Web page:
• Tebentafusp for the treatment of recurrent melanoma

    The study aims to investigate a new treatment for patients with cutaneous melanoma or uveal melanoma after surgery. Researchers want to see if a new drug called tebentafusp can help these patients live longer.

    Tebentafusp is a new drug that has already been studied in patients with advanced melanoma of the skin and uvea. In this study, this medicine will be administered to patients whose disease has relapsed at the molecular level using a special blood test. Patients will receive tebentafusp for up to 6 months as an intravenous infusion once a week and will then be followed for 12 months to check whether the disease has returned.

    • tebentafusp
  • Study of the drug combination mRNA-4157/V940 and Pembrolizumab in the treatment of melanoma

    The aim of this clinical trial is to test whether a new drug called mRNA-4157/V940 in combination with pembrolizumab can help prevent the recurrence of melanoma in people who have already had it. Currently, mRNA-4157/V940 is what is called “individualized neoantigen therapy,” which means it is a therapy created specifically for each patient based on their cancer cells. Doctors give this drug along with pembrolizumab, a drug that helps the immune system fight cancer cells.

    The main goal of this study is to determine whether taking V940 and pembrolizumab together is more effective in preventing melanoma recurrence than taking pembrolizumab alone. Researchers will closely monitor how long it takes for the cancer to return or spread. The study will last for approximately 74 months.

    • mRNA-4157/V940
    • placebo
    • Pembrolizumab
  • Comparing ruxolitinib, hydroxycarbamide, and Interferon as first-line treatments for high-risk Polycythemia Vera

    The study, known as MITHRIDATE, investigates the effectiveness of the drug Ruxolitinib compared to either Hydroxycarbamide or Interferon Alpha for patients with high-risk Polycythemia Vera, a type of blood disorder. This Phase III clinical trial aims to determine which treatment is more effective in managing the disease without leading to additional health complications.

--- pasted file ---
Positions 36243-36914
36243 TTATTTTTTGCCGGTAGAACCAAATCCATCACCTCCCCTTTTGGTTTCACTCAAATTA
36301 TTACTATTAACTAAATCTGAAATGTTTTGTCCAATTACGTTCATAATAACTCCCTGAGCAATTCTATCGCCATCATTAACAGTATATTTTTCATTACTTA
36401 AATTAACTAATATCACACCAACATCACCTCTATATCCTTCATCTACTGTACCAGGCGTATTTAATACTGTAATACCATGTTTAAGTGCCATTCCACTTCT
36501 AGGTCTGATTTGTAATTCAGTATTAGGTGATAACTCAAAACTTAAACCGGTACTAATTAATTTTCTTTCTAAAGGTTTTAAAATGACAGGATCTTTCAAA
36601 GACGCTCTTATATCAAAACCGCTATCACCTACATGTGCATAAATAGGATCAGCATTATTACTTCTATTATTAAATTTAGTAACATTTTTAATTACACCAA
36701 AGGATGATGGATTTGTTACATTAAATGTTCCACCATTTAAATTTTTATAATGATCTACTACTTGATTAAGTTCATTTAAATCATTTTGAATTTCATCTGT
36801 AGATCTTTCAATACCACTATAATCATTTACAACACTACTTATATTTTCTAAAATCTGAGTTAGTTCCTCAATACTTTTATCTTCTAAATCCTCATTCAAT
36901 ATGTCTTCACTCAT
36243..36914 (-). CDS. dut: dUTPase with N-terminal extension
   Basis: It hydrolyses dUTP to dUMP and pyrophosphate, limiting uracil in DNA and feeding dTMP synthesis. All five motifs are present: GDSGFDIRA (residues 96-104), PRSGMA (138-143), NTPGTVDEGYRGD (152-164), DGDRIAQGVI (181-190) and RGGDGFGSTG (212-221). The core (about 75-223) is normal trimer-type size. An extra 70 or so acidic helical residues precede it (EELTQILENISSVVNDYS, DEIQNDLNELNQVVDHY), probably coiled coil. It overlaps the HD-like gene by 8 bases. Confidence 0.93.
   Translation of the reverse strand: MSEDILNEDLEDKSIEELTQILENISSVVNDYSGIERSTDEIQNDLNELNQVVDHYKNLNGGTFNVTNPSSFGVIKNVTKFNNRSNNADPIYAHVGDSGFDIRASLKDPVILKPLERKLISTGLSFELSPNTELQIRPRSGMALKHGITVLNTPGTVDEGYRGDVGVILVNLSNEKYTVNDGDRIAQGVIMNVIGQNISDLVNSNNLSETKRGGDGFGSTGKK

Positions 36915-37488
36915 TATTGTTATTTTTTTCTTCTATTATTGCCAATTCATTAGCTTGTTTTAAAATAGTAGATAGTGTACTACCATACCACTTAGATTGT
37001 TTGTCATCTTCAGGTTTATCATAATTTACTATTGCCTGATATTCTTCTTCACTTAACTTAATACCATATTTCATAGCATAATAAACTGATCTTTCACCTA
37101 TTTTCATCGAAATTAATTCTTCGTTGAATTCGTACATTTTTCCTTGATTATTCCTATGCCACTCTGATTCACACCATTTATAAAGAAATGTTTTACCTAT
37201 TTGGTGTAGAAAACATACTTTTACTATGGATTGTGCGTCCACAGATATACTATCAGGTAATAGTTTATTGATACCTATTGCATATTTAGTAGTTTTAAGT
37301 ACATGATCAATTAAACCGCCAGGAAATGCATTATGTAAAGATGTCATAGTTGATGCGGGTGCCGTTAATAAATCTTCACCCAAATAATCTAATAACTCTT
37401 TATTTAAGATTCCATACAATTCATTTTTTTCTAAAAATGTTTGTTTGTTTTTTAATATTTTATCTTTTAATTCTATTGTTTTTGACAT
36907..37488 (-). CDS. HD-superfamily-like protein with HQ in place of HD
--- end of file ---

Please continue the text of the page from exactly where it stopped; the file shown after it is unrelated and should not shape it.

Patients in the trial are assigned to receive either Ruxolitinib or the best available therapy, chosen from Hydroxycarbamide or Interferon Alpha, as decided by the overseeing doctors. The course of the study involves regular monitoring and assessments to evaluate the impact of these treatments on the disease’s progression and patients’ overall health and quality of life. The study is conducted in a controlled environment to ensure reliable results.

    • Interferon-Alpha
    • Hydroxycarbamide
    • Ruxolitinib
  • A study of sapablursen for patients with Polycythemia Vera requiring frequent blood removal

    This study evaluates the drug sapablursen (also known as ISIS 702843 or IONIS-TMPRSS6-LRx) in patients with polycythemia vera, a condition where the body makes too many red blood cells. The main purpose is to see if sapablursen can reduce the need for phlebotomy—a process of drawing blood to lower blood cell count—and improve patients’ quality of life. The study has four phases: screening, initial treatment, extended treatment, and post-treatment, lasting a total of about 96 weeks. Participants will receive sapablursen through subcutaneous injections. There is no placebo involved in this study.